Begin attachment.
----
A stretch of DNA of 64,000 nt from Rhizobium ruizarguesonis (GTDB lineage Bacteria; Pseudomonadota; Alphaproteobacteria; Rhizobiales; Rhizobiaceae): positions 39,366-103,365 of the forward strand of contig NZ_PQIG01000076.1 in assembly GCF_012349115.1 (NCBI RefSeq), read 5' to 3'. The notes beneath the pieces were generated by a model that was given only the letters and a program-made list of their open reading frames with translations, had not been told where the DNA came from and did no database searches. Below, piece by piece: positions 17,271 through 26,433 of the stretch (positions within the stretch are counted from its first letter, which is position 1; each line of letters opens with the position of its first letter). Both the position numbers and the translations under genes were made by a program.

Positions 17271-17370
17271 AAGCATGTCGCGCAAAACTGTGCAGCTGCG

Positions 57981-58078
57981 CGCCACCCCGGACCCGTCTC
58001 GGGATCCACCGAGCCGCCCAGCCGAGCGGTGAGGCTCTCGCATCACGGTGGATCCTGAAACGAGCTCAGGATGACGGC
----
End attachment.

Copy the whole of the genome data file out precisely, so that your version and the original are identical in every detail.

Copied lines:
A stretch of DNA of 64,000 nt from Rhizobium ruizarguesonis (GTDB lineage Bacteria; Pseudomonadota; Alphaproteobacteria; Rhizobiales; Rhizobiaceae): positions 39,366-103,365 of the forward strand of contig NZ_PQIG01000076.1 in assembly GCF_012349115.1 (NCBI RefSeq), read 5' to 3'. The notes beneath the pieces were generated by a model that was given only the letters and a program-made list of their open reading frames with translations, had not been told where the DNA came from and did no database searches. Below, piece by piece: positions 17,271 through 26,433 of the stretch (positions within the stretch are counted from its first letter, which is position 1; each line of letters opens with the position of its first letter). Both the position numbers and the translations under genes were made by a program.

Positions 17271-17370
17271 AAGCATGTCGCGCAAAACTGTGCAGCTGCG

Positions 57981-58078
57981 CGCCACCCCGGACCCGTCTC
58001 GGGATCCACCGAGCCGCCCAGCCGAGCGGTGAGGCTCTCGCATCACGGTGGATCCTGAAACGAGCTCAGGATGACGGC